HIV or Human Immunodeficiency Virus is a deadly condition which gives rise to AIDS (Acquired Immunodeficiency Syndrome). A person infected with AIDS has a weak immune system so he/she becomes vulnerable to infections/illnesses that could be life-threatening. HIV should be diagnosed and controlled in whichever way possible, especially in pregnant women who might pass on the virus to their unborn children.
The transmission of HIV from mother to child during pregnancy, labour, delivery or breastfeeding is called peri-natal transmission. Mother to child transmission of HIV is one of the most common ways in which young children become infected with this virus. There are other causes which magnify the risk of transmission. These include:
- Smoking or substance abuse
- Malnutrition/poor diet
- Sexually transmitted or in-uterine infections
- During labour/childbirth/breastfeeding
- Advanced stage of HIV in mother
Being HIV positive and pregnant does not mean that the baby will become infected too. If the mother stays as healthy as possible and adheres to the treatment plan as prescribed by the doctor, then chances of transmission are as slim as less than 2%. The first step towards protecting the baby would be to get tested – before planning a pregnancy or even after you’ve become pregnant. An HIV test is traditionally done with a blood test.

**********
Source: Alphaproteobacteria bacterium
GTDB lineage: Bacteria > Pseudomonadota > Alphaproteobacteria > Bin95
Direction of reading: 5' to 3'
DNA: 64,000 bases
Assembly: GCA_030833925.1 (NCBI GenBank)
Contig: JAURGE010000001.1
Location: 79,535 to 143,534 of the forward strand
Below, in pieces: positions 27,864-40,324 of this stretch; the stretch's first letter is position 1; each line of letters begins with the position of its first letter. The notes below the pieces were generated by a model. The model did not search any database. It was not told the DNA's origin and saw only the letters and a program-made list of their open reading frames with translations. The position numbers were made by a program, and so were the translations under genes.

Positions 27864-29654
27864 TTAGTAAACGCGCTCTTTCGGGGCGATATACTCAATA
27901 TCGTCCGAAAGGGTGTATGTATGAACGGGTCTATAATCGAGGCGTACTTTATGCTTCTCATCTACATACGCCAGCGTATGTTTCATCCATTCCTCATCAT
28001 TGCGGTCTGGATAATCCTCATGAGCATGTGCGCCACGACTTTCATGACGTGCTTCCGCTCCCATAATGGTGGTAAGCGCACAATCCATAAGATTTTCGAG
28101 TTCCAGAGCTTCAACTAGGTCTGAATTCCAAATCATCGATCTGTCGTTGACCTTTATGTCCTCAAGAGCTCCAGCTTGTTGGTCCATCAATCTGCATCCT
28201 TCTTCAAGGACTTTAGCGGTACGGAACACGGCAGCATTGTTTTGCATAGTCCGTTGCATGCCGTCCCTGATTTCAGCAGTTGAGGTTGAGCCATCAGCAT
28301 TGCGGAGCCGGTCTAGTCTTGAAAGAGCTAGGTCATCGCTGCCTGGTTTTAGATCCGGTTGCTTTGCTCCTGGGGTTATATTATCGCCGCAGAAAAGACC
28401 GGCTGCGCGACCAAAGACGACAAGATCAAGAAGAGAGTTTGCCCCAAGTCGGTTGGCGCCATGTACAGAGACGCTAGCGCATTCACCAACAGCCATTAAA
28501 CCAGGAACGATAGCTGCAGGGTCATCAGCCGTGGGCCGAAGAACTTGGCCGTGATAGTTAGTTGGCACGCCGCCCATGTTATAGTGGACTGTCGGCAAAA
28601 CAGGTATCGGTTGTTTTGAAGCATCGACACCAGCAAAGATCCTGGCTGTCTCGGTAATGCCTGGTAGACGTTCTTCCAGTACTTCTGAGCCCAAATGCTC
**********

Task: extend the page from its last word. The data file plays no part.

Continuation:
Preventing HIV transmission from mother to baby
- Modern drugs have proved to be effective in preventing perinatal transmission
- Special attention should be given to a diet plan that is loaded with iron and vitamins
- Pregnancy should not be considered an excuse for excessive weight gain. This could increase the risk of transmission
- The HIV infected women should get counseling on how to prevent sexually transmitted and other infections like malaria and tuberculosis. These infections diminish the powers of the placenta that acts as the protective shield between the infected mother and the baby.
- Healthcare practitioners would avoid performing any invasive procedures on the mother as this would increase the chances of transmission rather than prevent it
- Cesarean sections performed before labor have also shown to reduce the chances of transmission
- Medication during labour is also effective, especially if the mother was not on any treatment plan until the pregnancy
What happens after delivery?
The medication continues even after delivery – for the mother as well as the baby. For the baby, medication is required for the first six weeks of their life. The transmission risks also increase during breastfeeding, so the HIV infected mother is counseled on alternate methods of feeding like formula, or if she does choose to breastfeed with the virus, the risks involving the same are informed to her. However, studies have proved that certain bioactive components found in mother’s milk can lead to a reduced risk of HIV transmission!